John, the Baptist

John, the Baptist

I have always found John the Baptist intriguing. An eccentric, iterant preacher out in the wilderness. There is something so authentic about this man who seems very unconcerned with material things and conventional life but is steadfast in receiving and sharing the message the Divine has given to him. His focus is laser sharp. His delivery is no-nonsense. His passion is contagious. And his deep belief in what he is preaching is palatable.


This is what draws the crowds to him. They are not drawn to a smooth-talking, polished, glad-handing, man of prestige and power. They are drawn to his deep convictions which causes the people to follow him and to want to know more. They are seeking to believe in what he believes in. They want to experience his certainty and the vision of the Divine he has set before them.


As the Gospel narratives point out, there were many who wondered if the Messiah of which the prophets foretold was John. And here is where I find John the most compelling. John has disciples of his own, in the sense of what that word generally means--someone who sits at the feet of another to learn. Yet, John never lets ego get in the way of his mission. Until the tragic end of his life, John’s mission never wavers. It was to point people to the only One who would ever be fully human and fully Divine and could bring salvation to the world.


When John was preaching and teaching in the desert, he was living in the not-yet moment. While it would only be a few short years until the Son of God would be teaching, preaching, and performing miracles, John headed out into the wilderness to proclaim that he had been called to help prepare the way. The world had not fully realized the power and presence of Christ.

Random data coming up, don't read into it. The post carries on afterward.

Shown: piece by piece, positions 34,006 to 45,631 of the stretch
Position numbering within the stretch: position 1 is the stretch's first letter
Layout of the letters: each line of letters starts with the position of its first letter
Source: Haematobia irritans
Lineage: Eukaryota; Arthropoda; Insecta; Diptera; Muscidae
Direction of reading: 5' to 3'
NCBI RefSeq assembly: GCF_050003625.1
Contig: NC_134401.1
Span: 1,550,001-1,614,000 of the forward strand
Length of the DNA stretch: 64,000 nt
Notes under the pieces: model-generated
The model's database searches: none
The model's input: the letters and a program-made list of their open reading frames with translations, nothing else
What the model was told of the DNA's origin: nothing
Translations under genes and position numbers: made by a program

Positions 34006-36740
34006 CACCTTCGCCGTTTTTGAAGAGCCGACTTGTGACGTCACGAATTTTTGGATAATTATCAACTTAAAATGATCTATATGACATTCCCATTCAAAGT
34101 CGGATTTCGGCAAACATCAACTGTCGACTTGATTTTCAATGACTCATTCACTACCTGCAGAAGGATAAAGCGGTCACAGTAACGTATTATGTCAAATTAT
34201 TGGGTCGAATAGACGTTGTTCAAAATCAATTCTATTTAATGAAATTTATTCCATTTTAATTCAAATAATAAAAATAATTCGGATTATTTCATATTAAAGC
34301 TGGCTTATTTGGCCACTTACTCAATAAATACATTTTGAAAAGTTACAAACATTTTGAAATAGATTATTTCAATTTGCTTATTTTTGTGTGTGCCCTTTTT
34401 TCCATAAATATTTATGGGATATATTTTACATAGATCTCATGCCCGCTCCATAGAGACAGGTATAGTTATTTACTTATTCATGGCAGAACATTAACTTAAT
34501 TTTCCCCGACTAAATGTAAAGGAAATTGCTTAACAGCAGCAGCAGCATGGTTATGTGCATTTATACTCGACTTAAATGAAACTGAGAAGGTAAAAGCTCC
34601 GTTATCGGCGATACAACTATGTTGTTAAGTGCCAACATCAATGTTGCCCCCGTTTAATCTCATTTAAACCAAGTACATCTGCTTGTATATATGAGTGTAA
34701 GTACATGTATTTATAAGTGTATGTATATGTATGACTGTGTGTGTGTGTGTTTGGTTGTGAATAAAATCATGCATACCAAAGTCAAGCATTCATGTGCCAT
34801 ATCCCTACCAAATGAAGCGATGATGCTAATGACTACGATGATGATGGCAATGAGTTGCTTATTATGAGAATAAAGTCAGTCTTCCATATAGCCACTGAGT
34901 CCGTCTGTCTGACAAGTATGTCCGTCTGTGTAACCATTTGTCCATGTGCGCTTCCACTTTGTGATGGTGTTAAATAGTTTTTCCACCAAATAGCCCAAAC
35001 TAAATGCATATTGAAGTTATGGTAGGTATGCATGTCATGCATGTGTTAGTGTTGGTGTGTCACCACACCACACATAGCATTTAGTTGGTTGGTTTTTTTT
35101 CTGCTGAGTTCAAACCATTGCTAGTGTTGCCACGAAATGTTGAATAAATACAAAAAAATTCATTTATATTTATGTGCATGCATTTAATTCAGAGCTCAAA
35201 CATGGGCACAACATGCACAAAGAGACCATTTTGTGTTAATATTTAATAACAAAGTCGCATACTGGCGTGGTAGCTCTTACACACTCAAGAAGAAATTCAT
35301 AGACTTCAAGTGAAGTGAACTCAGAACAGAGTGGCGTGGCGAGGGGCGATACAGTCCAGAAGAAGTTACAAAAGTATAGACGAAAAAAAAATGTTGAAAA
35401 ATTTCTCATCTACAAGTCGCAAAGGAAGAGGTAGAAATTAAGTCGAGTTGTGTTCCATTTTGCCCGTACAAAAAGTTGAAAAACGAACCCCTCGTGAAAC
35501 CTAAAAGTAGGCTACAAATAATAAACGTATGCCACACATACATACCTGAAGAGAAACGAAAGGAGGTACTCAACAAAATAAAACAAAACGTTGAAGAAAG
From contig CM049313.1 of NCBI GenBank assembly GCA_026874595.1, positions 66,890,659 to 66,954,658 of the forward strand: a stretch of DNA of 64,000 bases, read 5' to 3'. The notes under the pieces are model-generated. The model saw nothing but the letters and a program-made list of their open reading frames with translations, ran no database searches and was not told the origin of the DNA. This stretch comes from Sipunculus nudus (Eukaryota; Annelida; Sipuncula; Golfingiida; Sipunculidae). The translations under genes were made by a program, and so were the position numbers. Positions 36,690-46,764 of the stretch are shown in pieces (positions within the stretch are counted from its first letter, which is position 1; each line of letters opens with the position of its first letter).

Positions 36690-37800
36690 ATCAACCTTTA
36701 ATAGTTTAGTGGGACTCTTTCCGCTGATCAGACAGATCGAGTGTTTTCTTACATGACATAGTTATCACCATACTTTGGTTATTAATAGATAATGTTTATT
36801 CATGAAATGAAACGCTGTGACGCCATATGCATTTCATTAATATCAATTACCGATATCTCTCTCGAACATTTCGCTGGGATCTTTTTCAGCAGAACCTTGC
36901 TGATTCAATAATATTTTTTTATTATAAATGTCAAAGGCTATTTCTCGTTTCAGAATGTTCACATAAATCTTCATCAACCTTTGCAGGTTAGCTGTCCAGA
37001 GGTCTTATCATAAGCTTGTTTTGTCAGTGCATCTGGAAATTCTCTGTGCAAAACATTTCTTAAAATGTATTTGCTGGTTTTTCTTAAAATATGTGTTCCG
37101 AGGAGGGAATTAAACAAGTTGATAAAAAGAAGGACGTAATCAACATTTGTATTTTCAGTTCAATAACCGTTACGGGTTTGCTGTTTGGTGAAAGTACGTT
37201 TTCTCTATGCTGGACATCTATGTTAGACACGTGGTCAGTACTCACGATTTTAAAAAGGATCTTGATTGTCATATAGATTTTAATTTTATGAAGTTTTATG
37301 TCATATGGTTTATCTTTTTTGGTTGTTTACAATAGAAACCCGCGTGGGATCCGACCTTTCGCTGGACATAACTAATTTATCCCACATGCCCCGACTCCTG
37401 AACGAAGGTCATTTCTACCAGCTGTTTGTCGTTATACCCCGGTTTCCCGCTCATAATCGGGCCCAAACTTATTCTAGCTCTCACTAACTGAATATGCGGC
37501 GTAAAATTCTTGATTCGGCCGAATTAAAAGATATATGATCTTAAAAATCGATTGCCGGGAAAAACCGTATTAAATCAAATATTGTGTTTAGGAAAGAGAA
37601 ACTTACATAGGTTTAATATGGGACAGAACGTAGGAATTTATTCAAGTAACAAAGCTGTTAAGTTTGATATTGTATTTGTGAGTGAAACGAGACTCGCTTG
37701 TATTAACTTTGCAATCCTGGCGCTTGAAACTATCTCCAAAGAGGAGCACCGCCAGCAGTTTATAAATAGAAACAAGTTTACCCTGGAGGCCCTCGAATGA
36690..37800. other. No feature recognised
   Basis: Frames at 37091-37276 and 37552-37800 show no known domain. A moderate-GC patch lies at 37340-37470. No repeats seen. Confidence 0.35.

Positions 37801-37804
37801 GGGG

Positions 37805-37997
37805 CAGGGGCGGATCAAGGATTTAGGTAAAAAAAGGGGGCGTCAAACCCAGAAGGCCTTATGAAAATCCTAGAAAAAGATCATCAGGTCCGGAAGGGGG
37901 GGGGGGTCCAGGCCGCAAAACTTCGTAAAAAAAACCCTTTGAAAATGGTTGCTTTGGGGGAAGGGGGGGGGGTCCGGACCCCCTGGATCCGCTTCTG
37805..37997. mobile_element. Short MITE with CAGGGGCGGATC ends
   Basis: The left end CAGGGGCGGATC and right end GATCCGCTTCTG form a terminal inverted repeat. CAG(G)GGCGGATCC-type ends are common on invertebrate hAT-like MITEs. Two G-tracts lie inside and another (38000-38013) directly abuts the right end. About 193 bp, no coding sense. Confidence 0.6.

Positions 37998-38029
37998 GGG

John asked those who gathered to hear him preach, those who would be baptized by him, and those who would give up everything to commit their lives to the mission to be vigorous in their pursuit of the holy. He was asking them to use their holy imagination to consider a world God imagined for them. He implored his followers not to simply languish in the “not yet” waiting, but to actively move the mission and the vision forward until the time when Jesus would come and dwell among them…among us.


In this week’s lectionary gospel text, Luke 3:7-18, we encounter a powerful interchange between the listeners and the preacher. After hearing John preach in which he has challenged them to “bear fruits worthy of repentance,” the crowd asks, "What then should we do?"


John’s response reveals once again the clarity of his mission and of those who will ready themselves for the receiving of Jesus. When the general people in the crowd ask, “What shall we do?” he commands them to be generous with one another, making sure no one has need. ("Whoever has two coats must share with anyone who has none, and whoever has food must do likewise." Luke 3: 11). When the tax collectors, those who have power and authority over others, ask, “What should we do?” he commands them not to misuse their power. (“Collect no more than the amount prescribed for you." Luke 3:13) And when the soldiers, those who are commissioned to oversee and protect the well-being of the people, ask, “What shall we do?” he commands them to live out their calling without looking for ways for it to benefit themselves. ("Do not extort money from anyone by threats or false accusation and be satisfied with your wages." Luke 3;14)


John knows the fulfillment of God’s promises to bring forth the fulness of the kingdom of God through Jesus Christ requires each person to act. This was true then, and it is certainly true now.


As the Church faces many changes and uncertainties and ponders its role and relevance in the world, perhaps the question we would be well to ask ourselves, “Well, what shall we do now?” and then lean into the voice which continues to cry out in the expansiveness of God’s creation and created order.


The response will be what it has always been. Live in a way that you are preparing for the way of our Lord to come into the lives of all people. Be kind and generous with one another. Do not misuse your power but rather use your power, voice, and influence to make sure no one has need. Be accountable to all those with whom you share this earth to also know hope, peace, love, and joy. And receive, trust, and believe in the One who can bring salvation to the world.

Blessings, Rev. Shana Johnson, ISC Conference Minister